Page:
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Hearing Of The Subcommittee On Health Of The House Committee On Energy And Commerce - Hearing On "Prematurity And Infant Mortality: What Happens When Babies Are Born Too Early?"

Statement

By:
Date:
Location: Washington, DC

"Good Afternoon. Today the Subcommittee will examine the causes and consequences of premature births and infant mortality. This is an important but complicated public health issue for which much is still unknown.

"According to the Centers for Disease Control and Prevention (CDC), each year, more than a half million babies in the United States -- or 1 in every 8 -- are born prematurely. This statistic is up 20 percent from 1990, and we are just starting to see a decline. Despite the recent decrease, preterm birth remains a pressing health issue which deserves ample attention as it is the greatest risk factor for infant mortality and contributes to host of acute and chronic conditions.

"While much advanced research has been conducted and continues today, researchers are still trying to understand why preterm labor occurs. However, we do know that there are a set of factors that put women at higher risk of having a premature baby. Some known factors include: carrying more than one baby, having a previous preterm birth, high blood pressure and diabetes.

"In addition, we know that there are also external factors that occur either alone or in combination with other individual characteristics. These include age, race, poverty, marital status, stress, environmental chemicals and many others. I am interested to hear from our witnesses today how these factors intertwine and what we can do moving forward to limit their effects.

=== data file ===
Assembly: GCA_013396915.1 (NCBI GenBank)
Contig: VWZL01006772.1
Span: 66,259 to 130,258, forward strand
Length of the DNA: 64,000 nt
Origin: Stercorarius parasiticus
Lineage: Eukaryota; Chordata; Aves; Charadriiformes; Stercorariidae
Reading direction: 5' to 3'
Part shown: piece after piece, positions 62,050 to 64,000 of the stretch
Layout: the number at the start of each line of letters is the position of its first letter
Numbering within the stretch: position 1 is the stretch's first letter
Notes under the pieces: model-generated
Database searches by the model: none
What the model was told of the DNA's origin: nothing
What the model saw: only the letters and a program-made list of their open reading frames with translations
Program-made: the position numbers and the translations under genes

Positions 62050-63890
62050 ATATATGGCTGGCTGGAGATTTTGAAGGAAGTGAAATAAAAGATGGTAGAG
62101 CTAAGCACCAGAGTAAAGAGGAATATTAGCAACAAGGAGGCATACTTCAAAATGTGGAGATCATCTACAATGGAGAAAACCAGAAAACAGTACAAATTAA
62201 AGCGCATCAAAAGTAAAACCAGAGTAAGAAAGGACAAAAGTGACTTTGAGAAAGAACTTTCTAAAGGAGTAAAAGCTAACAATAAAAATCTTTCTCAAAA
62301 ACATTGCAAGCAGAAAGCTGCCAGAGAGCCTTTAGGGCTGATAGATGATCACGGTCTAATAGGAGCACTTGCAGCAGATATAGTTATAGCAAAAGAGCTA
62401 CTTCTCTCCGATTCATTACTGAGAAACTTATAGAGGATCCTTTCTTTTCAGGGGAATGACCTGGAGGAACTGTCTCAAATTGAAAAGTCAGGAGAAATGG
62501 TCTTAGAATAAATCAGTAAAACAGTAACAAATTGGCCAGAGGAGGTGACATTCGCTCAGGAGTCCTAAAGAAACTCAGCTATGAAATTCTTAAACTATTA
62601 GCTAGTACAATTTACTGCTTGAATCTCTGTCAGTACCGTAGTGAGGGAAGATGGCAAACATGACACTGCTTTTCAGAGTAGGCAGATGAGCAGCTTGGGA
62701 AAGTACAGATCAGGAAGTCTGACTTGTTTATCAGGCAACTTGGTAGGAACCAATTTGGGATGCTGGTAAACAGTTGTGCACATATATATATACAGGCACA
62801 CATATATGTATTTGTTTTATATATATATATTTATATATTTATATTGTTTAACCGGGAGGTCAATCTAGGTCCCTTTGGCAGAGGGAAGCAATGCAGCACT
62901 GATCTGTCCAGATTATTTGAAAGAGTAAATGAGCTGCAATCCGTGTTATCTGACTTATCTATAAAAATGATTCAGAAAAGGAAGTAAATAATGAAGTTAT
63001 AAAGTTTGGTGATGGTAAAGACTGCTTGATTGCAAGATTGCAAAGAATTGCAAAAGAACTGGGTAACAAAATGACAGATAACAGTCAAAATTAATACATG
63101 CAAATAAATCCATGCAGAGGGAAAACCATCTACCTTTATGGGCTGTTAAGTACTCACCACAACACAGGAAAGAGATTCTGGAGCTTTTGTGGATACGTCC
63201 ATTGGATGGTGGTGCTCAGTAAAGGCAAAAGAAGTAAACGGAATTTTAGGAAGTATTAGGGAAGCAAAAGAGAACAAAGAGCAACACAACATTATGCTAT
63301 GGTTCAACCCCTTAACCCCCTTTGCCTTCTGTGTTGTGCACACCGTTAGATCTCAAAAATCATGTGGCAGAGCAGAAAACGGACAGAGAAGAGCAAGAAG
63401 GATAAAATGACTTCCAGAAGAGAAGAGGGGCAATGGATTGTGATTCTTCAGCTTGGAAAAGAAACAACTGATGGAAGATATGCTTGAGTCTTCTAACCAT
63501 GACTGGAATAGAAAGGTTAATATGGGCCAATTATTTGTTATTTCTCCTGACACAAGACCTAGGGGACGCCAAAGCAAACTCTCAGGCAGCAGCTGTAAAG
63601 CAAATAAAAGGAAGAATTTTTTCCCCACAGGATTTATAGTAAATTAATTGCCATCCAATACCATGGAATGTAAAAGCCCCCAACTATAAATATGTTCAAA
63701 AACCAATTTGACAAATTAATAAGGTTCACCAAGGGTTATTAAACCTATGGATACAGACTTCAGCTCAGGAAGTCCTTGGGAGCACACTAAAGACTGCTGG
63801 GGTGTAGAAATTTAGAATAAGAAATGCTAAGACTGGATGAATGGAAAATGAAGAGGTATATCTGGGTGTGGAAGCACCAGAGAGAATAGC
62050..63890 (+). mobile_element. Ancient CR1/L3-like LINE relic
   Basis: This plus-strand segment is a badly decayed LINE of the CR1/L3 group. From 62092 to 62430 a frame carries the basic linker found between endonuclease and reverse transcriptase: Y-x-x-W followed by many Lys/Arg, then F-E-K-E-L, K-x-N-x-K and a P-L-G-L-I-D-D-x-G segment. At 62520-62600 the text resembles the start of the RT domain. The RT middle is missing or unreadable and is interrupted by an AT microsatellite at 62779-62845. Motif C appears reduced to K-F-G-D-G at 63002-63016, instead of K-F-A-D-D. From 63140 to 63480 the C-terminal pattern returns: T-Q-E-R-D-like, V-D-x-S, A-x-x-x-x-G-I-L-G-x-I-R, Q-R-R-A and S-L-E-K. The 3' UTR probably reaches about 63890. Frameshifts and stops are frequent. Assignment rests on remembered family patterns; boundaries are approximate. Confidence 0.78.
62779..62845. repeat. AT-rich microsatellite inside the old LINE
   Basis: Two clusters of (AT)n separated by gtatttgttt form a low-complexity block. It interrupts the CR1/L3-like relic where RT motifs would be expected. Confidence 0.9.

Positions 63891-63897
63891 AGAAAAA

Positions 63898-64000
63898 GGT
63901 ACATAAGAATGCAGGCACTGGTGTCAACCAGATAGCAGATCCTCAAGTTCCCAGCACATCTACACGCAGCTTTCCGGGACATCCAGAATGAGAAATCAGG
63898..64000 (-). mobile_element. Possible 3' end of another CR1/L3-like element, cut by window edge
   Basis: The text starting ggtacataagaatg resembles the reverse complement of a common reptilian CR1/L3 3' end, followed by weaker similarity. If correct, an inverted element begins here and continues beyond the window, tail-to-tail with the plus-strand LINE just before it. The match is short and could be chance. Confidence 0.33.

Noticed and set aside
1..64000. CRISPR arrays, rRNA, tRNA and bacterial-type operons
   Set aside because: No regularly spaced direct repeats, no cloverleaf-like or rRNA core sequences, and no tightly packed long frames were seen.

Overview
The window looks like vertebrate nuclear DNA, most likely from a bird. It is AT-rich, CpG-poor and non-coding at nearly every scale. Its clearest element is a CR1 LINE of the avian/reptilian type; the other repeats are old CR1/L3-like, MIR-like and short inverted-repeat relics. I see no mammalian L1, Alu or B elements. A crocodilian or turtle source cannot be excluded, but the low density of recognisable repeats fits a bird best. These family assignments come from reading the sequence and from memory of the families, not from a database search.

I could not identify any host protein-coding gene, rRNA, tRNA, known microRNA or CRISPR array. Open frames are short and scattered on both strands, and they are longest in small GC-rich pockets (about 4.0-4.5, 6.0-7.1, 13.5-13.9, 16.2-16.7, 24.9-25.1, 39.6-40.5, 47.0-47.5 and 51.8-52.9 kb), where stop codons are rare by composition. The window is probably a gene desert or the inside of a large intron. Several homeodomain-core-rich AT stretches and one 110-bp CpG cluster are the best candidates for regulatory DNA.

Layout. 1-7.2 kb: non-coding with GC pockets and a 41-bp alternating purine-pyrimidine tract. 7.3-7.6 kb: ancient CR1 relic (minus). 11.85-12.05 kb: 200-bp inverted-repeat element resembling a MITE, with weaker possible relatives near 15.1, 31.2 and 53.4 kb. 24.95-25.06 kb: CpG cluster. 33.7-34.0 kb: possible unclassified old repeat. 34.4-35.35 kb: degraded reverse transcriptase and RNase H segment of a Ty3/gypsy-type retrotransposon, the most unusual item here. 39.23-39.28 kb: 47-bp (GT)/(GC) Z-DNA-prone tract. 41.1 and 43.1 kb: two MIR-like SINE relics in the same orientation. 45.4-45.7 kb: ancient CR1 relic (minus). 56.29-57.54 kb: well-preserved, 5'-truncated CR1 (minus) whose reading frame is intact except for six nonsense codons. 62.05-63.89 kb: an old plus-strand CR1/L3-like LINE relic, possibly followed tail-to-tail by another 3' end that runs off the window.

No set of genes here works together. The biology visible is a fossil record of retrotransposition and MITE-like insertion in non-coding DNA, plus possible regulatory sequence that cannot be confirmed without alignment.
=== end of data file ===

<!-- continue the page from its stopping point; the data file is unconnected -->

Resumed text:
"While not directly linked to prematurity, I am particularly interested to hear today about the prevalence of stillbirths and Sudden Unexpected Infant Death (SUID) within the infant mortality rate in the United States.

"Like preterm birth, stillbirth has some risk factors and causes such as maternal medical conditions, fetal factors, umbilical cord problems and placental abnormalities. However, despite these known risk factors there is no known cause for as many as half of all stillbirths, leaving many parents without answers to the reasons for these deaths. No parent should have to endure the pain of losing a child, especially without knowing why that child was taken from them so soon.

"This is why I introduced the Stillbirth and SUID Prevention Education and Awareness Act which would improve data collection and education so we can better understand the cause of these deaths and help parents get the information and answers they need to prevent them.

"The bill will also fund investigations to finally provide some answers by creating a national registry to help researchers understand the scope and impact of these tragedies. By understanding the causes of death, we can prevent these tragedies in the future. We want every child to have the chance to grow up healthy.

"In my opinion, infant mortality is a public health problem that needs the attention of this Subcommittee, so I would like to thank all of our witnesses for being here today. I now recognize our Ranking Member, Mr. Shimkus for five minutes for the purpose of making an opening statement."


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